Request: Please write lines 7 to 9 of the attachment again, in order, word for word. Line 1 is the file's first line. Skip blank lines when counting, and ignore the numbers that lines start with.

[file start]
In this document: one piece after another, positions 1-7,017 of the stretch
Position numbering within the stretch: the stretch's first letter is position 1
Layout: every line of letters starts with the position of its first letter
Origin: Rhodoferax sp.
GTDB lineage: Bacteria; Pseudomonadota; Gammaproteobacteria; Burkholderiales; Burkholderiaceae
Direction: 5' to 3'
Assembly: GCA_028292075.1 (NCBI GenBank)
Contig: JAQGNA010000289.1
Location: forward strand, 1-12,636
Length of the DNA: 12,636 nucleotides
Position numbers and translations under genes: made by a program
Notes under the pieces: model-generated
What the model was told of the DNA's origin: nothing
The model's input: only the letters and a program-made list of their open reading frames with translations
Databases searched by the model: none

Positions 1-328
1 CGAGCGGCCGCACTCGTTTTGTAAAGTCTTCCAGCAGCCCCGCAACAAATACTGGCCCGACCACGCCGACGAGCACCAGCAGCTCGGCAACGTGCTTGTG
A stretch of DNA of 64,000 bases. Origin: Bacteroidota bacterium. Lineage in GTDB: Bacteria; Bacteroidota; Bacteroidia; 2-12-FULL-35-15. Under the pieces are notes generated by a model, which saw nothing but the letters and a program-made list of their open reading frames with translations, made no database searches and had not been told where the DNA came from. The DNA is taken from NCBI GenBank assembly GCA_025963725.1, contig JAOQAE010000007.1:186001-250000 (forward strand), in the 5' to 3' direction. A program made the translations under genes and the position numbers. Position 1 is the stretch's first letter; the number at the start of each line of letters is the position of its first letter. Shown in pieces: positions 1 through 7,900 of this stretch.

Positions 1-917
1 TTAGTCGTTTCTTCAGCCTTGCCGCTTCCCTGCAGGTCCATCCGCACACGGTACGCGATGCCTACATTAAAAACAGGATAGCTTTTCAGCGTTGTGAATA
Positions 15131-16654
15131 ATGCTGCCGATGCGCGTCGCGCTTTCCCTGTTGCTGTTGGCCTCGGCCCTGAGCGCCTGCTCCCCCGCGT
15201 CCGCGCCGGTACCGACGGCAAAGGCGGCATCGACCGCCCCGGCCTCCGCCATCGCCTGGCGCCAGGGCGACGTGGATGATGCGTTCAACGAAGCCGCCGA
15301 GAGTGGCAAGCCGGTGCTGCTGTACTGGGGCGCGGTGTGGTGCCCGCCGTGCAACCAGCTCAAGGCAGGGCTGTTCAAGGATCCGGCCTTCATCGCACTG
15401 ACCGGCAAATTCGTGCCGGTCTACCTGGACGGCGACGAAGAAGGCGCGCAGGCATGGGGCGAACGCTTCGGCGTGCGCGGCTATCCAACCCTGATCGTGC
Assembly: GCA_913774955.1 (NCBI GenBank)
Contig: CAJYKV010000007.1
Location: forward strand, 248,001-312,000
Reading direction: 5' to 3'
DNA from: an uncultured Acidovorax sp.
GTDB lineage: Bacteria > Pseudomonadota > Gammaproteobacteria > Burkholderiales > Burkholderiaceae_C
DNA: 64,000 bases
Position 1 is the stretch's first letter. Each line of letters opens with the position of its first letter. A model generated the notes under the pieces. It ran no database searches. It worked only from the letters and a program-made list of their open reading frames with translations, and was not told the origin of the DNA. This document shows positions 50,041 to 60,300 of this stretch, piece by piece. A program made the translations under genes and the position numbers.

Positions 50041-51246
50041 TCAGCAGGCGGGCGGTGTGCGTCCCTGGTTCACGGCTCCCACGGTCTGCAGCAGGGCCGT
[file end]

Assembly: GCA_028292075.1 (NCBI GenBank)
Contig: JAQGNA010000289.1
Location: forward strand, 1-12,636